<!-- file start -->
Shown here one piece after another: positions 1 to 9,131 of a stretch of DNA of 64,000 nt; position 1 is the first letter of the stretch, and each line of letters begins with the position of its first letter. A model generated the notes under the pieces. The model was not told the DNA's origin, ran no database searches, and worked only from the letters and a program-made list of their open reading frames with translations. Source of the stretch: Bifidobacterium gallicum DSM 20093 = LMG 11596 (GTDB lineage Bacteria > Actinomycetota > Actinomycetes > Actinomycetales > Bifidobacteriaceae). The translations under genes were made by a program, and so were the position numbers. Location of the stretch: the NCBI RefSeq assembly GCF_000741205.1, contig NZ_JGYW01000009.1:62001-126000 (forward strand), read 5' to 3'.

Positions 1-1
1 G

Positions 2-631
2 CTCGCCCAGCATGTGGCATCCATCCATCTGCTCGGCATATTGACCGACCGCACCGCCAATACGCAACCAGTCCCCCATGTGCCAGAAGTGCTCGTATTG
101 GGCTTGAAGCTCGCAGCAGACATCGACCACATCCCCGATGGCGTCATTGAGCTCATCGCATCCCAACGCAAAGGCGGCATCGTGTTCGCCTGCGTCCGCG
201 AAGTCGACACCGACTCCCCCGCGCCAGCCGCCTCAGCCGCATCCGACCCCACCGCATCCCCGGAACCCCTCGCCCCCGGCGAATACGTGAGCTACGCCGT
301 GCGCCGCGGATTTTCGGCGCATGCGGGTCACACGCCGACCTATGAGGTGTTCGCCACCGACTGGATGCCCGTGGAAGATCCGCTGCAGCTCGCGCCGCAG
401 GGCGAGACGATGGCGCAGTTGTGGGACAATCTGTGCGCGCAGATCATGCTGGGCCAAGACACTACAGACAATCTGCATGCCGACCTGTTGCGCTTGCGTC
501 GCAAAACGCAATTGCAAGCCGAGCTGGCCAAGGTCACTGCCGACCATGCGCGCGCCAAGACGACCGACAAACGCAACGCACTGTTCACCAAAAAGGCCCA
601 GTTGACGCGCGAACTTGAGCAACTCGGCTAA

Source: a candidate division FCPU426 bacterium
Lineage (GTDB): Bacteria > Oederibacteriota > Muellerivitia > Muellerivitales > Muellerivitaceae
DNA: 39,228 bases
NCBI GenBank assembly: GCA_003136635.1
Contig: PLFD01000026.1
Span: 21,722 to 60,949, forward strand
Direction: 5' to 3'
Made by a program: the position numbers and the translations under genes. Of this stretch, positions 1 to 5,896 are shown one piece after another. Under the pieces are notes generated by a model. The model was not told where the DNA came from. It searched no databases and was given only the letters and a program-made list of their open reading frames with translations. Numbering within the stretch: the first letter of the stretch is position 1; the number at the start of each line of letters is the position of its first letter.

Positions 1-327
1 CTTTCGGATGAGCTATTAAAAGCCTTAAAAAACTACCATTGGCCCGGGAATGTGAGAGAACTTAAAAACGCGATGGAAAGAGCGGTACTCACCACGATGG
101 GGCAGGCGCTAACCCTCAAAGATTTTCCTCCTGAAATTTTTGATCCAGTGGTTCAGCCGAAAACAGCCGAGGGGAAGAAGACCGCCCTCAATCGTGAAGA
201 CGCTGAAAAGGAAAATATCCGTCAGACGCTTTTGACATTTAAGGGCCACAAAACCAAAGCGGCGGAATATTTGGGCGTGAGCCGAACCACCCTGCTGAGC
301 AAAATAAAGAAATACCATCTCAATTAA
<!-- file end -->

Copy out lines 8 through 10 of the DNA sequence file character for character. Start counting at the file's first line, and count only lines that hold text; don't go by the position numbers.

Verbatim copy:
301 GCGCCGCGGATTTTCGGCGCATGCGGGTCACACGCCGACCTATGAGGTGTTCGCCACCGACTGGATGCCCGTGGAAGATCCGCTGCAGCTCGCGCCGCAG
401 GGCGAGACGATGGCGCAGTTGTGGGACAATCTGTGCGCGCAGATCATGCTGGGCCAAGACACTACAGACAATCTGCATGCCGACCTGTTGCGCTTGCGTC
501 GCAAAACGCAATTGCAAGCCGAGCTGGCCAAGGTCACTGCCGACCATGCGCGCGCCAAGACGACCGACAAACGCAACGCACTGTTCACCAAAAAGGCCCA